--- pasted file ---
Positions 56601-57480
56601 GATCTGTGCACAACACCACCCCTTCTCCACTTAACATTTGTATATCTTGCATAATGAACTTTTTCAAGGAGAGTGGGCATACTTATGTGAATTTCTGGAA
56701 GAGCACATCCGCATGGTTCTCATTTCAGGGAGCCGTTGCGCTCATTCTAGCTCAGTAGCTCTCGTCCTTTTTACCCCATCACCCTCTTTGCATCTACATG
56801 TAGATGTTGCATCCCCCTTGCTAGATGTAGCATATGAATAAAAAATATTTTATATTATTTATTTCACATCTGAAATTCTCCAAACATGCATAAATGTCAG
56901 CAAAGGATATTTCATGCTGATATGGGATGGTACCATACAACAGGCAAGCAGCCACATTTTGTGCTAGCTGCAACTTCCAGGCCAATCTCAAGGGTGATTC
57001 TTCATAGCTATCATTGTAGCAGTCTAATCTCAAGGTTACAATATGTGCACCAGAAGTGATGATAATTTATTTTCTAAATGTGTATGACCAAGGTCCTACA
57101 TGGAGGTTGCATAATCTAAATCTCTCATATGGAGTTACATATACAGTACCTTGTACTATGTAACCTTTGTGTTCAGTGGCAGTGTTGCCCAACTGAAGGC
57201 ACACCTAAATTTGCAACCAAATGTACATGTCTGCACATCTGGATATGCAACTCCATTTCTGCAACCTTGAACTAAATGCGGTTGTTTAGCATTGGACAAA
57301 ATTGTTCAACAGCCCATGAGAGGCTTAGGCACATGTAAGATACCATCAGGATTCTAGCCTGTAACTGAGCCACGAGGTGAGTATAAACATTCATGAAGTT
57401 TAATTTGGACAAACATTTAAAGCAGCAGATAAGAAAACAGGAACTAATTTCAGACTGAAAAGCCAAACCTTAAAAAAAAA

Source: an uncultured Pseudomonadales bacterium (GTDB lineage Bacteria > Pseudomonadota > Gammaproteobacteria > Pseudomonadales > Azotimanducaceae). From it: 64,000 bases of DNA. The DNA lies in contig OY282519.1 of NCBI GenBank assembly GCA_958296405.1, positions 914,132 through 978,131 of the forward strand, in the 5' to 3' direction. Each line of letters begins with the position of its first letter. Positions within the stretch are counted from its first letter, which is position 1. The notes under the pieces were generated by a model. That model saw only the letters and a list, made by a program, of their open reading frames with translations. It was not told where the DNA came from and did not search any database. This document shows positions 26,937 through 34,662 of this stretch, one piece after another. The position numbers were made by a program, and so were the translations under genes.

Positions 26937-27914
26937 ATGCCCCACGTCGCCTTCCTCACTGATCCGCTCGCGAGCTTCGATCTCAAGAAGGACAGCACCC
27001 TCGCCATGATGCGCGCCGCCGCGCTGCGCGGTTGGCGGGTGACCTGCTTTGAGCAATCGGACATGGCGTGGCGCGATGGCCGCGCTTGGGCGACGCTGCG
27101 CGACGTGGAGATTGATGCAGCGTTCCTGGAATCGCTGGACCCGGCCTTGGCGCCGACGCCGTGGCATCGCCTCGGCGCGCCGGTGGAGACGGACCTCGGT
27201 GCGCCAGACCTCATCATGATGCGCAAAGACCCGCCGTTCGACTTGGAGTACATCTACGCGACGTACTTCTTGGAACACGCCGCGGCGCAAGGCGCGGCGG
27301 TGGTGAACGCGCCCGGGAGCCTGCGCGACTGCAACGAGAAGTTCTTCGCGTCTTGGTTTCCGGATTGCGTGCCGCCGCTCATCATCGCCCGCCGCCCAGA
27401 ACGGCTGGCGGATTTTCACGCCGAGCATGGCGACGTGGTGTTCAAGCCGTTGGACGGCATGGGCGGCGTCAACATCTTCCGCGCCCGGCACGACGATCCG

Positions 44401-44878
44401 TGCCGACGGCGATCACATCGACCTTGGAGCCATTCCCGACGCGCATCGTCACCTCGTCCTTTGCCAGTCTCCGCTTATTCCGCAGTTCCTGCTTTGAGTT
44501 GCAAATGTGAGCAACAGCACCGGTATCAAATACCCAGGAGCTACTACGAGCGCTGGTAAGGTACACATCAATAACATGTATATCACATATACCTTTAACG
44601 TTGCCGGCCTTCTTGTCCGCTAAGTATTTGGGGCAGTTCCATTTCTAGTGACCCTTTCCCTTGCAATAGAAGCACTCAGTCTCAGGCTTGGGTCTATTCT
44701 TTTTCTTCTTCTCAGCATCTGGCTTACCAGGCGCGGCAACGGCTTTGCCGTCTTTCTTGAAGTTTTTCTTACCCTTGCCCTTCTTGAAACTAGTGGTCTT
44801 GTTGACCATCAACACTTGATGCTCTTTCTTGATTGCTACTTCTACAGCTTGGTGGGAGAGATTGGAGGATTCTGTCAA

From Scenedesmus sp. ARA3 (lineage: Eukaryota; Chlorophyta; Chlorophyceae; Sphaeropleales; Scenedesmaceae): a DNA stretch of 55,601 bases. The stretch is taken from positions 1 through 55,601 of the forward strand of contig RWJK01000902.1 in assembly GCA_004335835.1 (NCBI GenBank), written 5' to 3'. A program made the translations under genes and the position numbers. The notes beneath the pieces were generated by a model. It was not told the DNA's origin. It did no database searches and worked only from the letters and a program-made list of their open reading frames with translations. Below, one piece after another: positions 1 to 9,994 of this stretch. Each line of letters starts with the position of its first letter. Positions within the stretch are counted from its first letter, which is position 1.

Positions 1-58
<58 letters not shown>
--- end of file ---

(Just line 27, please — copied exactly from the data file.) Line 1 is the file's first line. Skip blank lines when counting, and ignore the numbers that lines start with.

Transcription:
<58 letters not shown>